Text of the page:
Swimming in open water. Never go alone! But the reason you’re reading this article is that you probably want to go open water swimming alone anyway.
No worries. More people do that. So it’s not crazy that you want this and sometimes it is so practical. You don’t have to make an appointment, you can go whenever you want and not everyone has a swimming buddy with lifeguard training. Opinions are divided on this. Where some find it an absolute no-go, there are also plenty of people who regularly go alone.
In times when swimming pools are closed for a while. The question comes regularly. Shall I go for a swim in open water? It seems so tempting for now. However, take your measurements. Just put your head underwater and let things go. Enjoy the open water now that the pools are closed.
I really can’t wait to go swimming. Even the dirtiest locks sometimes suddenly seem attractive. Just in the water. Go for a swim. Just feel that physical fatigue that is so nice after swimming.
But it is not so easy to start swimming in open water during this colder period. In this blog, I want to take you through the points of attention that come with open water swimming at low temperatures with lifeguard training.
It is wiser not to go alone. And I doubted for a long time whether I should write this article. Because I don’t really want to promote open water swimming only with lifeguard training. Yet many people swim alone and then you better be well prepared. So here’s a list of 8 practical tips.
Do you only swim in open water? 8 tips
- Know your swimming spot
Are you going alone? In any case, do not go to a new or unknown place. Preferably go to a spot that is very shallow. The iron man in Vought, for example, is a good example of this. You can stand there almost anywhere. Nice and safe. Or swim close to the edge, it is often shallower there.
- Go for calm water and good and calm weather conditions
In winter or when the water is cold, DO NOT do it. The chance of cramping, hypothermia or other risks is simply too great. So if you go alone, only do it when the water temperature is right and the weather is calm (warm).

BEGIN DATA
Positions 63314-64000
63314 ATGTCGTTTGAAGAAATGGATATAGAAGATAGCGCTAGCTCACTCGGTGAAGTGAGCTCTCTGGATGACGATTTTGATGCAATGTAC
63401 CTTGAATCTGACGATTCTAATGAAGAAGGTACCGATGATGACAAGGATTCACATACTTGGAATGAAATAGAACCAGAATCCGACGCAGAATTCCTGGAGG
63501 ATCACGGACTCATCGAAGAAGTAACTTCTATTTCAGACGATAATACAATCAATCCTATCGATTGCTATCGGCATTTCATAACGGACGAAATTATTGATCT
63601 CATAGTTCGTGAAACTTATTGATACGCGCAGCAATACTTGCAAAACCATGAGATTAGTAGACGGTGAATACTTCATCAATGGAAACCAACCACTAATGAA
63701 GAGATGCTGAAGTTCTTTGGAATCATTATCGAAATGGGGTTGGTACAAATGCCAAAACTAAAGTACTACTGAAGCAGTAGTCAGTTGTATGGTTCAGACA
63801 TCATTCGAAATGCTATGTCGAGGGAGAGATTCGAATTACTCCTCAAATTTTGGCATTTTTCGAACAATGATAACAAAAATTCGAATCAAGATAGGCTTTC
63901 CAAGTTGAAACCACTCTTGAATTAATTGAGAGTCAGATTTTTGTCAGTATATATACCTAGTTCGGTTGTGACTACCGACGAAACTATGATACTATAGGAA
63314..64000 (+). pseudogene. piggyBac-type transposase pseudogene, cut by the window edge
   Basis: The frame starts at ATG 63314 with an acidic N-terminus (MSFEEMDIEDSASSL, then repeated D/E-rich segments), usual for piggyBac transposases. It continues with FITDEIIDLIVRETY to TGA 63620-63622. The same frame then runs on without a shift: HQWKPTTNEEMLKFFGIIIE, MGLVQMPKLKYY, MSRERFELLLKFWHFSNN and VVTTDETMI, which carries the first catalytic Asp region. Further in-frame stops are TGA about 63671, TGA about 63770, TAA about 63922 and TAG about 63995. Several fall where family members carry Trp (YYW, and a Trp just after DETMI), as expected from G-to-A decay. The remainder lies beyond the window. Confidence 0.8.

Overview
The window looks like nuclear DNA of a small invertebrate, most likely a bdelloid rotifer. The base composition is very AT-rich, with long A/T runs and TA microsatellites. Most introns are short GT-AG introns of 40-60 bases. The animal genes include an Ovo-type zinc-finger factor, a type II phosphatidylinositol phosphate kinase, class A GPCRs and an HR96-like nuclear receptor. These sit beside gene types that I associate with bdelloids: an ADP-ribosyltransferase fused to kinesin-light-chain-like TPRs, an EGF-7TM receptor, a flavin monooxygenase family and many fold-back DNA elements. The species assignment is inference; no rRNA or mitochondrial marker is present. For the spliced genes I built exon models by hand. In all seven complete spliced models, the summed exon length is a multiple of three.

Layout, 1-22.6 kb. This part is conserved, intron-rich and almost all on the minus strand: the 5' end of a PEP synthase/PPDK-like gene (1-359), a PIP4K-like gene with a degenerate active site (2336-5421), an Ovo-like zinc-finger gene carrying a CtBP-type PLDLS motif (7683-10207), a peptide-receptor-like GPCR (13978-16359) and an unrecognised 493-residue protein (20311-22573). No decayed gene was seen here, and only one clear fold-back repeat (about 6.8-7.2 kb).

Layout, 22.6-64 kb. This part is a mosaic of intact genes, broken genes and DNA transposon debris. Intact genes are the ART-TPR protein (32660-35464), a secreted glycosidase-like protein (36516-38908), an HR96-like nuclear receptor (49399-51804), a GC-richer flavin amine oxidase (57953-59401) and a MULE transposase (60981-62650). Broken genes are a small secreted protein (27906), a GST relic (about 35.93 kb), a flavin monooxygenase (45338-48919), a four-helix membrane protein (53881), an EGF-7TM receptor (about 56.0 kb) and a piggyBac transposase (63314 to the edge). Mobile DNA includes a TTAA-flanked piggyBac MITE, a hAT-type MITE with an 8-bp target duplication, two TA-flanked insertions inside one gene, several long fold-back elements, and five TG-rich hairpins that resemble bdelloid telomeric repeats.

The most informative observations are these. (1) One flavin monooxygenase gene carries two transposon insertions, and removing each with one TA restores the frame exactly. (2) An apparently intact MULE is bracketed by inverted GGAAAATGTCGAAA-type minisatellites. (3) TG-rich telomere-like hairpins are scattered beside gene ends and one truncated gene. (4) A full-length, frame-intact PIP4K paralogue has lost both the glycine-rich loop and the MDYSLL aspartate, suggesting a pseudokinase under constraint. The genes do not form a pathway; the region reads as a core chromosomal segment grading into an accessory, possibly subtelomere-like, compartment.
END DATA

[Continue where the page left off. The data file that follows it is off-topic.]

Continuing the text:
- Always go with a swimming buoy (safe swimmer)
So that you can hang up somewhere in the event of a cramp and you are visible. Going without a buoy is really a no-go. I wrote an extensive blog about this before: Swimming buoys open water; boo or exciting? If you go alone, it is also a tip to choose a swimming buoy with lifeguard training where you can take something with you (so with a storage compartment). This way you can take your phone (and/or your keys) with you.
- Go at a busy time
For example with good weather. So that there are enough people who can intervene in case of panic or when you call. There are plenty of indoor lakes in the Netherlands where there is also plenty of recreation.
- Only go if you have enough swimming experience
An advanced swimmer might as well get cramps or face unforeseen circumstances. But a beginner still has some more challenges. Swimming technique, being able to make meters and being relaxed with breathing, and keeping a course is really the basis for being able to swim safely. Are you still a little restless? Are you still struggling too much with your breathing, are you not yet able to make many meters in a row or are you not yet able to keep a course? Then don’t go alone.
- No swimming buddy? Then take someone from the side
The other just has to be a swimmer. People can also keep an eye on you from the side. So you don’t have a swimming buddy? Maybe you can arrange someone else who can keep an eye on a boat or sup (also super fun) from the side.
- Let someone know you’re going
Plus how long do you plan to go swimming? For example, the message just before you go in and when you’re out.
But again. You prefer to follow rule 1…. don’t go alone. Either way, be sensible or don’t take unnecessary risks.
- Do not overestimate your swimming level
Have you not swum in a long time? Then first go to the pool to ‘freshen up. Perhaps even take a swim training again, so that your level is at the right level of lifeguard training. It appears that the number of drownings is most common in the over 50s. This is often the result of overestimating one’s own swimming level. Especially if you are going to swim in open water, it is important to have a realistic picture of your own swimming level. It’s better to stay in the shallow end anyway and again, don’t forget that swim buoy.
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